There is a time to work on improving your sales approach, and then there is a time to get back to basics. At heart, I am concerned with effectiveness. Sometimes that means explaining the new fundamentals, and other times it means doing a few practices that are necessary to pursue success in sales.
I expect you will recognize there is absolutely nothing new here. Instead, you are going to look at this list and identify several best practices that you haven't acted on since before Twitter, the era also defined as B.T. (2007, for the curious). Some of the practices may not be as important to your results as others. I have no way of knowing which of these will be most valuable to you; some will be more compelling to you than others.
The Best Sales Practice of Planning Your Week
If you are going to make the most of the 168 hours that make up your week, the very best way to ensure you are productive is to plan your week before it starts. Most salespeople, and if we are being honest, most people, don't plan their week before it starts. Instead, they wake up on Monday morning, open their inbox, and search for tasks others have sent them. It can take hours before they ever do anything you might call sales.
Take an hour on Saturday morning or Sunday afternoon to schedule your week. Idle hands are the Devil's workshop. Here is what you need to get on your calendar:
- Schedule your prospecting blocks.
- Schedule your follow-up on opportunities you have created.
- Schedule two blocks of time for answering emails and returning voicemails or text messages.
- Put time on the calendar for preparing for upcoming sales meetings.
By doing this work, you don't waste time trying to figure out what to do, so you can be productive right away.
The Best Practice for Preparing for Sales Meetings
There was a time that I was so confident and fluid that I felt like I didn't have to prepare for meetings. At some point, I realized that I missed doing the work to prepare. For a recent sales call, I spent close to two hours preparing. I had four pages of notes in front of me when I met with the client. One of the stakeholders thanked me for having prepared well enough to provide answers to all of their questions.
The act of going back over your notes, going out to LinkedIn to download the PDF of the new contact's profiles, drafting talk tracks that you are certain your prospective clients will find valuable and following up on any promises you made in the past. Your confidence will be much greater and your sales conversation more effective by preparing for client meetings.
Deep Discovery as a Best Practice in B2B Sales
If the only reason you ask questions is to force a confession that allows you to introduce your product or service, you are not doing discovery at all. You are justifying pitching what you will call a "solution."
Let's agree that this is the worst practice, as it doesn't create any value for your contacts.
Discovery is not a search for the presenting problem. It's a search for the truth, the real cause of the client’s poor results, no matter what they may be (including your contacts themselves). The best practice in discovery is to identify the root causes of the client's challenges, something that when done well will have the contact learning as much or more than you did.
One of the problems experienced salespeople face comes from doing weak discovery. This arises from racing through the many conversations needed to identify the root cause and the changes the client needs to make. It's like sitting down to take your final exam after memorizing the answers. It leaves the client behind, needing more conversation.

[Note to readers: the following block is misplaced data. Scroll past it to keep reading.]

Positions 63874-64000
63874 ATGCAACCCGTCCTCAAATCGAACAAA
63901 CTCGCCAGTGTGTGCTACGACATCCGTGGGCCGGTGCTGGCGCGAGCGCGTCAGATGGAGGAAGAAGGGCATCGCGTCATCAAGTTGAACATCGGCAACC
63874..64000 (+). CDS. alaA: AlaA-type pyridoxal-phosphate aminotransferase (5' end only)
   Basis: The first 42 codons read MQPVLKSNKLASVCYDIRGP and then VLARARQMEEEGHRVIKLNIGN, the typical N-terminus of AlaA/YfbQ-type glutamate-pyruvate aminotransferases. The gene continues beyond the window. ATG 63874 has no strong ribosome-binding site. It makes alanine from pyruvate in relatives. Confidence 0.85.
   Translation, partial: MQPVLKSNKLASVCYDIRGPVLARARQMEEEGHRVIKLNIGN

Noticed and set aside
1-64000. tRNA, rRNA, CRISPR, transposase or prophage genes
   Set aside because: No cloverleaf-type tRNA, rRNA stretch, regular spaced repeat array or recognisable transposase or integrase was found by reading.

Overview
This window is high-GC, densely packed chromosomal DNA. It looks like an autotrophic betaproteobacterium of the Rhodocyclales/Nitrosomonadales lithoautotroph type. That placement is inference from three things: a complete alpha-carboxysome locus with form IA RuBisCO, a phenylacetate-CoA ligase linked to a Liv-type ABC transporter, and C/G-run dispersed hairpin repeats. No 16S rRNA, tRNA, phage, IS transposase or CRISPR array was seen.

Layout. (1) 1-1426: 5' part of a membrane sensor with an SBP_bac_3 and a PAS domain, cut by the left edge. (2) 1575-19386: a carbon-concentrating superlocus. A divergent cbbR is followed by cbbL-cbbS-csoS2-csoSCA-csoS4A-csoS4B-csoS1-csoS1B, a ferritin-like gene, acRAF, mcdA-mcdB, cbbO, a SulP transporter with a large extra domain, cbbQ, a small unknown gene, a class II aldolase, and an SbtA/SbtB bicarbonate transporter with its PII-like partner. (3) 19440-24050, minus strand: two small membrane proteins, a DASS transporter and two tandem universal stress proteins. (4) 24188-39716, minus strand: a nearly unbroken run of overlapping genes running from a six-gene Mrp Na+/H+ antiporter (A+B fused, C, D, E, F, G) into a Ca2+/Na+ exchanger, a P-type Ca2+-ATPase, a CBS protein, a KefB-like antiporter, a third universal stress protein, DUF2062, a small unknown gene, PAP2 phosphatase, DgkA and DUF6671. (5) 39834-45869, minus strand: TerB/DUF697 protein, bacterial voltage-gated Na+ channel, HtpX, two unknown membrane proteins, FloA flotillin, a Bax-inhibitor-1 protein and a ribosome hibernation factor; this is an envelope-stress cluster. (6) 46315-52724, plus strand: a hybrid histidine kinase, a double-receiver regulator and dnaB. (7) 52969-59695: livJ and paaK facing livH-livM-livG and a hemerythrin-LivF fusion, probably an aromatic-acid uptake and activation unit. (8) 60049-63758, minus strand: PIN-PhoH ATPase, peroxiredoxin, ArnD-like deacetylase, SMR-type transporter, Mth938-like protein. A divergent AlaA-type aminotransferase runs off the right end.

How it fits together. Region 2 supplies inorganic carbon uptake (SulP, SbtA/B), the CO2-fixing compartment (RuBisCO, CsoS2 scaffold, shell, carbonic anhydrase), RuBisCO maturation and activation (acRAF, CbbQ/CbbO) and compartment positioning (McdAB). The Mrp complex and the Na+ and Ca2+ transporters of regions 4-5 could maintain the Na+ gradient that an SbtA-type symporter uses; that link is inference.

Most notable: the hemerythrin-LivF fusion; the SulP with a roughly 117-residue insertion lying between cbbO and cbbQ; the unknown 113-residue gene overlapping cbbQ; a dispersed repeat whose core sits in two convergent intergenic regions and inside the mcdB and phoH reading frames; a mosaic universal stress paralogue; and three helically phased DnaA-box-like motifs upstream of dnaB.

Ensuring Client Outcomes as a Best Practice
In my upcoming book Leading Growth: The Proven Formula for Consistently Increasing Revenue, I have argued that salespeople should focus their time and energy on creating and winning new opportunities. However, they still need to follow-up post sale, even if they have an account manager or customer success person following up.
Because the salesperson sold the deal, they are responsible for ensuring the client is generating the better outcomes they needed. The salesperson who disappears after the full-court press they executed to acquire a meeting and create an opportunity can leave contacts feeling that the salesperson got what they wanted, whether or not their client has improved their outcomes.
Even though you, the salesperson, can't and shouldn't do the work the client needs to succeed, the salesperson must be the one who initiates a conversation and leads their team in straightening things out.
The Best Best Sales Practice: Expressing Gratitude
It's important to be grateful for the opportunities and the relationships you develop while selling. We have allowed sales to become more transactional, and many of our new technology and business models require a transactional approach. It's one thing to be grateful for your client's decision to buy from you, and another to be grateful for the trust and the relationship.
A handwritten card (unless your handwriting is bad as mine) is a quaint custom that will never go out of style. The same is true of a call for no other reason than catching up with your contacts, even when there is no opportunity—especially when there is no opportunity for you.
"The fundamentals are forever, that's what makes them fundamental."
Even though we tend to seek the next big thing, the shiny new object that captivates the industry, trading what's forever for what’s next is a poor decision. The fundamentals are forever, that's what makes them fundamental. While some best practices lose their effectiveness, what you find in this article is likely to be true for the next hundred years. Choose the sales best practices that you believe will provide you with better results.